Vogel Plaza

Medford Carnegie Library The Medford Carnegie Library is a two-story library building located in downtown Medford. It was erected in 1911 thanks to a gift from Andrew Carnegie, but was vacated in 2004 after a new library building was constructed near the Rogue Community College extension campus, also in downtown Medford.[84] Currently, there are plans to use the building for class reunions, public meetings, and for annexing some city offices from the neighboring City Hall building.[85]

Art in Bloom 2007 Location: 42°19′35″N 122°52′19″W / 42.3264°N 122.8719°W / 42.3264; -122.8719 (Vogel Plaza) Finished in 1997 at the intersection of E. Main St and Central Ave in downtown Medford, Vogel Plaza has quickly become a center of activity for many local events.[91] One such event is the annual Art in Bloom festival, which is held around Mother’s Day each year. During the two-day festival, over 10,000 people attend and more than 75 artists showcase their work while surrounded by live entertainment, workshops, food, and children’s activities.[92][93][94]

Roxy Ann Peak and Prescott Park
One of Medford’s most prominent landmarks,[86] Roxy Ann Peak is a 30 million year old dormant volcano located on the east side of the city. At 1,089 meters (3,573 ft), the mountain rises almost 610 meters (2000 ft) above the valley floor.[87] It was named for Roxy Ann Bowen, an early settler who lived in its foothills.[88] A significant area of Roxy Ann Peak (including the summit) is enclosed in Medford’s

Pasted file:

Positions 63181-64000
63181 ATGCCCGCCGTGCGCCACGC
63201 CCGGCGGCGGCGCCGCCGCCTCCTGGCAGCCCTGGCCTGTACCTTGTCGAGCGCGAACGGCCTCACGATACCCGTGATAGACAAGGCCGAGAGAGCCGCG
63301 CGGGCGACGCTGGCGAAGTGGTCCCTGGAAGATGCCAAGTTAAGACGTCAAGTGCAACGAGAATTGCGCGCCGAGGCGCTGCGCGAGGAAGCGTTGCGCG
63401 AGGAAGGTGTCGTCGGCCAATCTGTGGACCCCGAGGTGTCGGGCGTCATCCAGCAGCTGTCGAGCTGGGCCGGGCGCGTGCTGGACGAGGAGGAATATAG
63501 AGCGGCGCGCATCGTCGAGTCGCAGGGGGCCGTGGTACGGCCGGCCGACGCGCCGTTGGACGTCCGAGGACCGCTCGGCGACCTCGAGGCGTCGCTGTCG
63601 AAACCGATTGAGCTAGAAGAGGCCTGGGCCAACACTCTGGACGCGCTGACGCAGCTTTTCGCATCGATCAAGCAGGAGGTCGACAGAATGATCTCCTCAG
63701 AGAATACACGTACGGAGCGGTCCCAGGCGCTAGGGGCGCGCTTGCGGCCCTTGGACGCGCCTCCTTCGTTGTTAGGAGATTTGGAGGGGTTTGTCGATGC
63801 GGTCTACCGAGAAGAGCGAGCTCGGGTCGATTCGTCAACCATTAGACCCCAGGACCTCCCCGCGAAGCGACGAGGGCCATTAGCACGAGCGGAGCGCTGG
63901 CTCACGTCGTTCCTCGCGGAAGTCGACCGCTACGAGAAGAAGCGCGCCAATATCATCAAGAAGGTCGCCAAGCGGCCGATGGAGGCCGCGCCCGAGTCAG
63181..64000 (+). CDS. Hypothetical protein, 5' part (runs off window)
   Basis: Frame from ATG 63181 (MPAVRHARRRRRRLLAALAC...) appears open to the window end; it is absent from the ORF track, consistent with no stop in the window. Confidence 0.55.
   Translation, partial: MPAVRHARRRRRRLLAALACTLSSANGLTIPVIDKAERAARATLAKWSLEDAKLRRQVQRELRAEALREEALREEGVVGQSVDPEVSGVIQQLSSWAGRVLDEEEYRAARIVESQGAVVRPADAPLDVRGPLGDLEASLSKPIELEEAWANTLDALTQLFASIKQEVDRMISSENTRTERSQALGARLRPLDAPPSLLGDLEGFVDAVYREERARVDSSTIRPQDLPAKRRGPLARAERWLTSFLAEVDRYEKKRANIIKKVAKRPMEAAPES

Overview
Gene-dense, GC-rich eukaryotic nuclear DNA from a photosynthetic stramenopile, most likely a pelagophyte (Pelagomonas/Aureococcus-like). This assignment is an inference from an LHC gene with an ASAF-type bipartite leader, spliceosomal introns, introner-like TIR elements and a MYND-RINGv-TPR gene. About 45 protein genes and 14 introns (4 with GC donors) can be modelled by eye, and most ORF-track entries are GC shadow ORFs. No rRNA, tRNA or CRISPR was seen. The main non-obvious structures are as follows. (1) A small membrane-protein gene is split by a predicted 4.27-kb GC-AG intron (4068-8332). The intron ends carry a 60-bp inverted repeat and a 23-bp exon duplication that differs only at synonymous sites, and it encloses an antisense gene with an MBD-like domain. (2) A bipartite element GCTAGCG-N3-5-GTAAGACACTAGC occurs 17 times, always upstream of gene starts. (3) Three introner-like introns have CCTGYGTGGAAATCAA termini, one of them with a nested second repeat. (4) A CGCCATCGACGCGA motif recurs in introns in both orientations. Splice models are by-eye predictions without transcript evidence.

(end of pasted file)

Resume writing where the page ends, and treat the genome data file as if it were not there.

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Violent Crime Murder 2007[98] 2006[99] 2005[100] 2004[101] 0 265 1 252 1 325 0 288 21 38 229 28 53 243 22 36 193 Rape 30 Robbery 44 Assault 191 Property Crime Burglary 412 3,270 456 3,381 556 4,290 551 4,080

Medford, Oregon

Theft 2662 2,748 3,455 3,272

Car Theft 196 177 279 257

Medford is served by Medford School District 549c and has two main high schools: South Medford High School and North Medford High School. In addition to the two public high schools, Medford has several private high schools. Two of the largest are St. Mary’s School and Cascade Christian High School. In addition, there are 14 public elementary schools and two public middle schools, (Hedrick and McLoughlin). Medford 549C has over 12,500 students enrolled. Crossroads School (a private alternative school), Cascade Christian High School, St. Mary’s School, and Rogue Valley Adventist School (the latter three churches operated or affiliated) are private secondary schools in Medford.[95] In 1997, Grants Pass-based Rogue Community College (RCC) completed construction on a seven-building campus spanning five blocks in downtown Medford.[96] Nearby Ashland-based Southern Oregon University collaborated with Rogue in 2007 on the construction of an eighth building which will offer third- and fourth-year courses to students.[97]

gang activity and organized crime in the past decade.[104]

Police department
The Medford Police Department has 103 sworn police officers supported by a staff of 77 civilian employees.[105]

Notable residents